152 Christoph Stenschke
to his lexical studies: â€œâ€¦ we suggest that the Gospelâ€™s answer lies in broadening
of the term [á¾¿Î™Î¿Ï…Î´Î±á¿–Î¿Î¹] to a universal scope via the use of Îºá½¹ÏƒÎ¼Î¿Ï‚. By these
means, the specific circumstances fade into the background, and the (gentile)
world becomes part of the drama. â€¦ Thus, modern Jews and Gentiles alike only
understand this Gospel when they finish it with the confession â€˜mea culpaâ€™ on
their lipsâ€ (217f). For a detailed presentation and assessment of Kierspelâ€™s case
see my review in Acta Theologica.
Stanley E. Porter, (Ed), The Pauline Canon. Pauline Studies 1 (Leiden: Brill,
2004). XIII + 254 pp. 16 x 24,5 cm. ISBN 90 04 13891 9, 68 â‚¬.
The present volume is the first in a new series called Pauline Studies
(PAST). Volume two is devoted to Paul and His Opponents (ed. S. E. Porter;
PAST 2; Leiden: Brill, 2005; cf. my review in Religion & Theology, in print).
Volume three addresses Paul and His Theology (PAST 3; Leiden: Brill, 2006).
Further projected volumes will cover Paulâ€™s World (PAST 4, 2007) and Paul:
Jew, Greek, Roman (PAST 5, 2008). Another series of five volumes has already
been planned to extend the series further.
The exact number of letters of Paul in the New Testament has been a
disputed issue in New Testament studies. While the canon contains thirteen
letters ascribed to Paul and some scholars up to this date have defended the
authenticity of all of them, most scholars only accept about seven of these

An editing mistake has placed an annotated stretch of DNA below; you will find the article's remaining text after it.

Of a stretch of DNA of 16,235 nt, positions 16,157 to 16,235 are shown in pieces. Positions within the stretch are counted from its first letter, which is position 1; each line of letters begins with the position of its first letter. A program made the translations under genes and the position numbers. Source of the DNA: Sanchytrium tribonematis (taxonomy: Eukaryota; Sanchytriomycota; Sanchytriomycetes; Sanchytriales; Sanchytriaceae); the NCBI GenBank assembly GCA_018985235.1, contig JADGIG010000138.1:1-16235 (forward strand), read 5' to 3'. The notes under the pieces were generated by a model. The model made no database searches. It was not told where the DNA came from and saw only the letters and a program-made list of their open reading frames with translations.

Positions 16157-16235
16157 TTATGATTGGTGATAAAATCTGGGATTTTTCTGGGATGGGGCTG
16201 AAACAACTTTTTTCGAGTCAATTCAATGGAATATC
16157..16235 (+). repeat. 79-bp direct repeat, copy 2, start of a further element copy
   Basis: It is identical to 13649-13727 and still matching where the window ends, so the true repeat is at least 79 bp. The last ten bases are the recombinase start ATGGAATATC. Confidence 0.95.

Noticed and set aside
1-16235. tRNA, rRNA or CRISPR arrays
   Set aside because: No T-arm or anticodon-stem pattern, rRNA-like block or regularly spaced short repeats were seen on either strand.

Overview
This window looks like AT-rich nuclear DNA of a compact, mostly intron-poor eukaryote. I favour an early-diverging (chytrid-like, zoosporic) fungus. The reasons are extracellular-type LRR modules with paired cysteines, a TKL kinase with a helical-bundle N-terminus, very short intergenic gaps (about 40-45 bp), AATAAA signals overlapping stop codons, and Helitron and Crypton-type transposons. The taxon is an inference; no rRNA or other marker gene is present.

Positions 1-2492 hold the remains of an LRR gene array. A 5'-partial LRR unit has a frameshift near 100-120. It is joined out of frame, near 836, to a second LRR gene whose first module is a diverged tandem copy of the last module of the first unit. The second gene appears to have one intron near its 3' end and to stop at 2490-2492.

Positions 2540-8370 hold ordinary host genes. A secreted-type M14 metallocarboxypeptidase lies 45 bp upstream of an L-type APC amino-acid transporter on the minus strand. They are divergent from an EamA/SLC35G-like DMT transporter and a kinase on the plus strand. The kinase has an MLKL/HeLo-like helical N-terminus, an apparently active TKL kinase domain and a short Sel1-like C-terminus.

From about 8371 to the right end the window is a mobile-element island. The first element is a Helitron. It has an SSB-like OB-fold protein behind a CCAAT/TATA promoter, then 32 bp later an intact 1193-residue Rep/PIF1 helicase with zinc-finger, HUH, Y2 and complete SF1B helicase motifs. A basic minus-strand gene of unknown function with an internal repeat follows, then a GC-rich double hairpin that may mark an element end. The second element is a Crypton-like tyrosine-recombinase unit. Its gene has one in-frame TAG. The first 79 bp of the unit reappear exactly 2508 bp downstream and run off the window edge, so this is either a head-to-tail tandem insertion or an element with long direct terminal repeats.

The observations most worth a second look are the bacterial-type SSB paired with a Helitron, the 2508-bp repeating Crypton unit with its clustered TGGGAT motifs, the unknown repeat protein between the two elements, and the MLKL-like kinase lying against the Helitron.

letters as letters of Paul the apostle. But much more than that is at stake.
At the beginning Porter provides a short â€œIntroduction to the Study of the
Pauline Canonâ€ (1-3) starting with a list of the questions involved:
Did Paul write all of the letters ascribed to him in the NT? If he did, can
we account for how these letters were preserved and complied into the corpus
that we now have? Did he write any other letters, of which we still have direct
of indirect evidence, that are not in the canon but that bear examination? If
we think that he did not write all of the letters, which ones did he write? How
do we know that he did or did not write these letters? What criteria can we
use to discuss this issue? For those that he did not write, how do we account
for their having been written and included in what is now our canonical col-
lection as found in the NT? How do we account for some of the problematic
juxtapositions of ideas in the letters that we do have? If we think that Paul
may have written some parts of individual letters, but not all of them, how do
we differentiate the parts that he wrote from the others? If Paul did not write
all of the letters ascribed to him, what are the canonical, historical and even
theological, implications of such a conclusion? (1).